In this case, a person has a genuine illness or disability but exaggerates the severity or impact of the symptoms for personal gain.
- False imputation
This type of malingering involves attributing real symptoms to an unrelated cause. For instance, someone might falsely claim their back pain is due to a work-related incident to receive worker’s compensation.
Here, the malingerer mimics symptoms of a specific condition they do not have. They might research the illness thoroughly to make their deception more believable.
Is malingering associated with any mental health disorders?
While malingering is not a mental health condition, it can be associated with certain psychiatric disorders such as antisocial personality disorder, borderline personality disorder, dissociative disorders, and substance use disorders. However, malingering is a complex behavior that requires careful assessment by mental health professionals to differentiate between genuine symptoms and intentional deceit.
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Factitious disorder vs. malingering
While similar on the surface, factitious disorder and malingering have different motivations and behaviors.
People with factitious disorders intentionally produce or exaggerate symptoms but can’t control their behavior. The primary motive is to assume the sick role, not for personal gain but due to a psychological need to be perceived as ill or injured.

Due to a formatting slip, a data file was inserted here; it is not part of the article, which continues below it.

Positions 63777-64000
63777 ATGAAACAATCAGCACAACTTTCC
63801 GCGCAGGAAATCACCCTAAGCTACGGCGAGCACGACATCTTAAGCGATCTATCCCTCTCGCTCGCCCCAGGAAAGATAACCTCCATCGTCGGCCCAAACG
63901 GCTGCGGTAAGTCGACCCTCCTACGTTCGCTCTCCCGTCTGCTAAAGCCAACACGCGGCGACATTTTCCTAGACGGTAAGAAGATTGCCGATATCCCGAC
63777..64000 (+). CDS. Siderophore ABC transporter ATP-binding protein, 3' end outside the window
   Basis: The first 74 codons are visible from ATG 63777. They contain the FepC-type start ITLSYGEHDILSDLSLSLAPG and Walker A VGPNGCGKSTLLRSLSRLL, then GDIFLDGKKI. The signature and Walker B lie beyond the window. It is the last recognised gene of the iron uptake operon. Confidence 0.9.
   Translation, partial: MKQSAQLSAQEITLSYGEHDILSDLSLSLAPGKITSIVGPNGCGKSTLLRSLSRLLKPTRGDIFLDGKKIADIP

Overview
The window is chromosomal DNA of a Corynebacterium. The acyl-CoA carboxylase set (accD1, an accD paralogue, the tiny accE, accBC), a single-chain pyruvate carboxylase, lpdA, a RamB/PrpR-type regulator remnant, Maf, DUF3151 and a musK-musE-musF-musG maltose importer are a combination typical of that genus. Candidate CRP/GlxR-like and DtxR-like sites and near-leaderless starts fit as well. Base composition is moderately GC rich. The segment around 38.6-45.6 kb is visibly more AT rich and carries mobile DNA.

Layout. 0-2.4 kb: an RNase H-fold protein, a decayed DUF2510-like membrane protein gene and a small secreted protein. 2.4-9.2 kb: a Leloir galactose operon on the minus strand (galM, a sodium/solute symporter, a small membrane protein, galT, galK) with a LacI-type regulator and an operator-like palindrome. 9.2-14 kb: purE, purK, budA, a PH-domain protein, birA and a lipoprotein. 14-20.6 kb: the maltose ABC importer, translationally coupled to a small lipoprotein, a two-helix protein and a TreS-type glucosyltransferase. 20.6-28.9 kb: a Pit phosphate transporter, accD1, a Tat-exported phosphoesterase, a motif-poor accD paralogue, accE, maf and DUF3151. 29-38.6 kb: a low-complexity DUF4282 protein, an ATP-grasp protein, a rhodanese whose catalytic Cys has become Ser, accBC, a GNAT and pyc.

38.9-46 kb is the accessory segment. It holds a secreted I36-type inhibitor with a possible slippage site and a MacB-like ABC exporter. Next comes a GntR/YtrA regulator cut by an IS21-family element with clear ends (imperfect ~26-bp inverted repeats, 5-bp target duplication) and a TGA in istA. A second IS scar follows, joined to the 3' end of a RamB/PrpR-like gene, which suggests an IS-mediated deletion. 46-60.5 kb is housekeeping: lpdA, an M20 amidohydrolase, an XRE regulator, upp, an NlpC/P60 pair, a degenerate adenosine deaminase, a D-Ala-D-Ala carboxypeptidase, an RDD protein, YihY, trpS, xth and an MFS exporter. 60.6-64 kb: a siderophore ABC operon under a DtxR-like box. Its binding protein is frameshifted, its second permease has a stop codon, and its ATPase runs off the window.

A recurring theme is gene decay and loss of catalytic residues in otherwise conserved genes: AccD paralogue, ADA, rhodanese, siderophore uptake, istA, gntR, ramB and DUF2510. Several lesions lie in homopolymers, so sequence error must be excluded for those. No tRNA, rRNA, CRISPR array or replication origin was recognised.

On the other hand, malingering is characterized by the intentional falsification of symptoms with a clear objective in mind, like personal or financial gain. Unlike factitious disorder, malingering isn’t considered a mental health condition because the malingerer has control over their actions and is driven by external incentives.
In short, while both involve the fabrication of symptoms, the key difference between factitious disorder and malingering lies in the motivation behind these actions. Factitious disorder is driven by a psychological need to be seen as sick, whereas malingering is motivated by external benefits.
Treatment options for factitious disorder and malingering
Factitious disorder is a complex mental health condition, and its treatment can be quite challenging. The primary treatment for factitious disorder is psychotherapy, also known as talk therapy or counseling. This treatment focuses on changing the thinking and behavior of the patient.
Psychotherapy helps people control stress, develop coping skills, and understand the motivations behind their actions. As mentioned, CBT can be particularly beneficial for people with factitious disorder because it is designed to help people challenge and change their thought patterns that lead to harmful behaviors.
Family therapy may also be recommended for people with factitious disorder as it helps improve family communication and can provide support during the treatment process.